Muslim clerics slammed the appointment of the first-ever female judge to serve in Israel’s sharia court system on Thursday, warning Justice Minister Ayelet Shaked “not to intervene in matters of Islam.”

The religious officials, led by deputy head of the Northern Branch of the Islamic Movement in Israel, Sheikh Kamal Khatib, said that “Islam does not allow a woman to be Qadit (a sharia judge),” according to the Ynet news website.

On Tuesday, Shaked’s Committee to Elect Sharia Judges unanimously appointed Hana Khatib, in a move hailed by some Arab lawmakers as historic.

Khatib is from the town of Tamra in the lower Galilee region. She specializes in family and sharia law, is married and has four children.

Hana Khatib, who became the first female judge in Israel's Muslim sharia court system on April 25, 2017. (Justice Ministry)

Hana Khatib, who became the first female judge in Israel’s Muslim sharia court system on April 25, 2017. (Justice Ministry)

Sharia courts in Israel deal with personal status issues for the Muslim community, such as marriage, divorce, conversion, inheritance and prevention of domestic violence.

Israel’s corresponding Jewish religious courts have yet to see a female judge of their own.

Shaked, a member of the right-wing Jewish Home party, said the appointment of a female Muslim religious judge “should have happened a long time ago.”

Joint (Arab) List MK Aida Touma-Sliman called the appointment “a historic step in the Arab feminist movement in Israel, a step that benefits not only Arab-Muslim women, but the entire Arab population in Israel.”

But the deputy head of the hardline Northern Branch of the Islamic Movement in Israel, an outlawed movement, expressed his strong disapproval. “I smell a political deal here in the sharia court system,” Sheikh Khatib said. “I am not a mufti, but the opinion in the Islamic sharia is that a woman should not be appointed as a qadit.”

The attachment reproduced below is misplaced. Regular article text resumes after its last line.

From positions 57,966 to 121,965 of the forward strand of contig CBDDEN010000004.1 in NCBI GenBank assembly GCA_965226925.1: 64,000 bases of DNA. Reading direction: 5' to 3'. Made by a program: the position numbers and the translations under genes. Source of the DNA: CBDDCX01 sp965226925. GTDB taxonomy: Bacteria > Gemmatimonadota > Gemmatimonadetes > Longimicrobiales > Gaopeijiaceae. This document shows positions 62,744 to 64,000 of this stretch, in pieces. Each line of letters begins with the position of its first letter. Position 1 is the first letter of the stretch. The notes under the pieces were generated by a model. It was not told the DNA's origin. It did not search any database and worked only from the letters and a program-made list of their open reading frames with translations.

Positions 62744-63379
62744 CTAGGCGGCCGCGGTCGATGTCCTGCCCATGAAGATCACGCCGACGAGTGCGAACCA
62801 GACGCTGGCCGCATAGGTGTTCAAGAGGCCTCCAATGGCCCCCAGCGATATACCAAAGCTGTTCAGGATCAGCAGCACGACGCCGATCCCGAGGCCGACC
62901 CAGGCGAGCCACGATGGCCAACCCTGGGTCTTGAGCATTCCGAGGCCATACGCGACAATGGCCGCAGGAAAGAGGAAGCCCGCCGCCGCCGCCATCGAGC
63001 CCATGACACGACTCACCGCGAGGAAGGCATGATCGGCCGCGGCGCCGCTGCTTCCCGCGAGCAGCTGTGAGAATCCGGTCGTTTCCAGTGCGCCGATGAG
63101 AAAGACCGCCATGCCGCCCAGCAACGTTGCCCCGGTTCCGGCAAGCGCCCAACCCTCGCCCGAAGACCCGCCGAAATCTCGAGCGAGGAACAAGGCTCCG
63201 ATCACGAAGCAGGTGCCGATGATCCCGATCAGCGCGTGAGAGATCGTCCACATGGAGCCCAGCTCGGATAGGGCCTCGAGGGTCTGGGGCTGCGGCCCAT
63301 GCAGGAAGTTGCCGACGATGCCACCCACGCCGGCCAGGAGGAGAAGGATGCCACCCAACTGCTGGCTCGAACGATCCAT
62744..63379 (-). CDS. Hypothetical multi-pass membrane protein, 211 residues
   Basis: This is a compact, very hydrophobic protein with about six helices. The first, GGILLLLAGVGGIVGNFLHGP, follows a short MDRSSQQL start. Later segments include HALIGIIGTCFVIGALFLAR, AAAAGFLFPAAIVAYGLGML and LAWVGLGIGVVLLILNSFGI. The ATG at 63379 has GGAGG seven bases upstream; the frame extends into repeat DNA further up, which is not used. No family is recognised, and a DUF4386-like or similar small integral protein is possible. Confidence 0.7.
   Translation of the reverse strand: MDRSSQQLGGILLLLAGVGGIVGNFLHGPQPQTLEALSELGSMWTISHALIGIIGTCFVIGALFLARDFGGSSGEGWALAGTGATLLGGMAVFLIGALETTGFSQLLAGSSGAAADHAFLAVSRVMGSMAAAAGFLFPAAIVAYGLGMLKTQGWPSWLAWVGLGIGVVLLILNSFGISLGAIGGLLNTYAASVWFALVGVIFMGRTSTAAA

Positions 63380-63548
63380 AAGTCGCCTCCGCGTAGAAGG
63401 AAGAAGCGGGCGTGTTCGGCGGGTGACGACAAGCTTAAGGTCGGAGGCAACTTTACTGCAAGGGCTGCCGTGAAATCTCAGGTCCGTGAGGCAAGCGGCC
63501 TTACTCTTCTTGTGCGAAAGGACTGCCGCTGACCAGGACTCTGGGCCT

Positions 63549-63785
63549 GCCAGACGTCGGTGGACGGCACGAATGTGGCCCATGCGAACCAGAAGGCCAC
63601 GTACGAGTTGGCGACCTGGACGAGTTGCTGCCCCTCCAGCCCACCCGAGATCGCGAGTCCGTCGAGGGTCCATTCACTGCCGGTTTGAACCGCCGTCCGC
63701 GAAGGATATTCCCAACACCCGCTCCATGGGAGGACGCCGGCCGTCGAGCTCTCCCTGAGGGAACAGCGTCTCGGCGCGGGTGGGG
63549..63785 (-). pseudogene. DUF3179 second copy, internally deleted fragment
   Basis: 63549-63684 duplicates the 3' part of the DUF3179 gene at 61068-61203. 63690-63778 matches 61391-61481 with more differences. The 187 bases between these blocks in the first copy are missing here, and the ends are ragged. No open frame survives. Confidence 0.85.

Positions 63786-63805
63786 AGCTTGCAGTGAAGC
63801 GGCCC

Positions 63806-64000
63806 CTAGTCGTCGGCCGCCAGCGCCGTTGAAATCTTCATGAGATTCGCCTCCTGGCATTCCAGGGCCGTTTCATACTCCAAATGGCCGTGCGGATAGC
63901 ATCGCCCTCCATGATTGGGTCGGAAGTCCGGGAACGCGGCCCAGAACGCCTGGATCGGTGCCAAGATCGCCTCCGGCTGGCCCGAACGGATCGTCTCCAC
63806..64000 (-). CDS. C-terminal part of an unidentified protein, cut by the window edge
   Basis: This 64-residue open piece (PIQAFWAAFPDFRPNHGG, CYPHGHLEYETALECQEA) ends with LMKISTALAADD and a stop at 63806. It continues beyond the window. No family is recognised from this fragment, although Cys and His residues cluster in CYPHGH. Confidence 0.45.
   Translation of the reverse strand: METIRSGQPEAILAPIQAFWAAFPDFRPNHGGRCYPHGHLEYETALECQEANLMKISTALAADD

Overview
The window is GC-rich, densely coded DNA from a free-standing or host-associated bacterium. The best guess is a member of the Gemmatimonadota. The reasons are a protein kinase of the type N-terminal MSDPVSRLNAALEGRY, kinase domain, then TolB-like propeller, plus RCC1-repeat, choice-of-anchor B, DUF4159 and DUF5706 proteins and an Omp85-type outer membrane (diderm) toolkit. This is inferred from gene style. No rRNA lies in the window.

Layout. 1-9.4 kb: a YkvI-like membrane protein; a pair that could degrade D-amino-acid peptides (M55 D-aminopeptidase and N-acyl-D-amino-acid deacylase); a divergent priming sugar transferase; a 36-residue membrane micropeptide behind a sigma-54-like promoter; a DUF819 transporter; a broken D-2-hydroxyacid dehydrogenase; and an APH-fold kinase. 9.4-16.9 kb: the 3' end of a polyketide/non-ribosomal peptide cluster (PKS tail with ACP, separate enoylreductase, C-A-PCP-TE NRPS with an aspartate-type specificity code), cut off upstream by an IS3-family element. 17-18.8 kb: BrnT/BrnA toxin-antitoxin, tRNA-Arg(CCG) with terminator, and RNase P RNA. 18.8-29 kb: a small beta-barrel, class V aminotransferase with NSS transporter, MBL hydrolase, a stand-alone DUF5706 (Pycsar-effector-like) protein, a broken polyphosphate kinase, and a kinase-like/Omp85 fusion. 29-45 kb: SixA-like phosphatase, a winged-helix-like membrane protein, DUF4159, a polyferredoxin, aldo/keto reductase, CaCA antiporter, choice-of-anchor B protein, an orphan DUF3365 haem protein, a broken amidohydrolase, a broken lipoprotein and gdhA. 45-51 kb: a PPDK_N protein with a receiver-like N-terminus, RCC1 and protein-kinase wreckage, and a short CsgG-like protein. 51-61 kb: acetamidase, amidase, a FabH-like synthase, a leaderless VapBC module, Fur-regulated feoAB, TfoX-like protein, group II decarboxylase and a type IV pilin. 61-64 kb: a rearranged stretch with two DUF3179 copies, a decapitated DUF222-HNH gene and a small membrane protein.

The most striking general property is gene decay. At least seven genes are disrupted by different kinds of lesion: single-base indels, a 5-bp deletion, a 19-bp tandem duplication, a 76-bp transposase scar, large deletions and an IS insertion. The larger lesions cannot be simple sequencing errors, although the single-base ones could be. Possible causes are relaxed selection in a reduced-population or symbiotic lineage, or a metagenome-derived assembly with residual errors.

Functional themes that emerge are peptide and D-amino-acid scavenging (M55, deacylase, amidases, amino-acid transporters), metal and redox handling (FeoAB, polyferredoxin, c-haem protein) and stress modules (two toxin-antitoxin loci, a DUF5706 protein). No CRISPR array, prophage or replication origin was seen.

Meretz MK Issawi Frej, center. (Courtesy)

Meretz MK Issawi Frej, center. (Courtesy)

Referencing the members of the election commission, Sheikh Khatib added that some of them “have nothing to do with the religion of Islam…the connection of some of them to Islamic law is like my connection to space science.”

The Southern Branch of the Islamic Movement, meanwhile, supported Hana Khatib’s appointment and wished her success.

Responding to the criticism, Meretz MK Issawi Frej, a member of Shaked’s committee, pointed out that the commission included Sharia Court of Appeals President Kadi Abd Al-Hakim Samara as well as other sharia and legal experts who ensured that all steps were completed “in the most professional manner.”

“I am a Muslim, and I am convinced that this is a historic step, and one that our religion can be proud of,” Frej added.

Justice Minister Ayelet Shaked seen with Supreme Court president Miriam Naor, Finance Minister Moshe Kahlon and members of the Israeli Judicial Selection Committee at a meeting of the Israeli Judicial Selection Committee at the Ministry of Justice in Jerusalem on February 22, 2017. (Yonatan Sindel/Flash 90)

Justice Minister Ayelet Shaked seen with Supreme Court president Miriam Naor, Finance Minister Moshe Kahlon and members of the Israeli Judicial Selection Committee at a meeting of the Israeli Judicial Selection Committee at the Ministry of Justice in Jerusalem on February 22, 2017. (Yonatan Sindel/Flash 90)

Dov Lieber contributed to this report.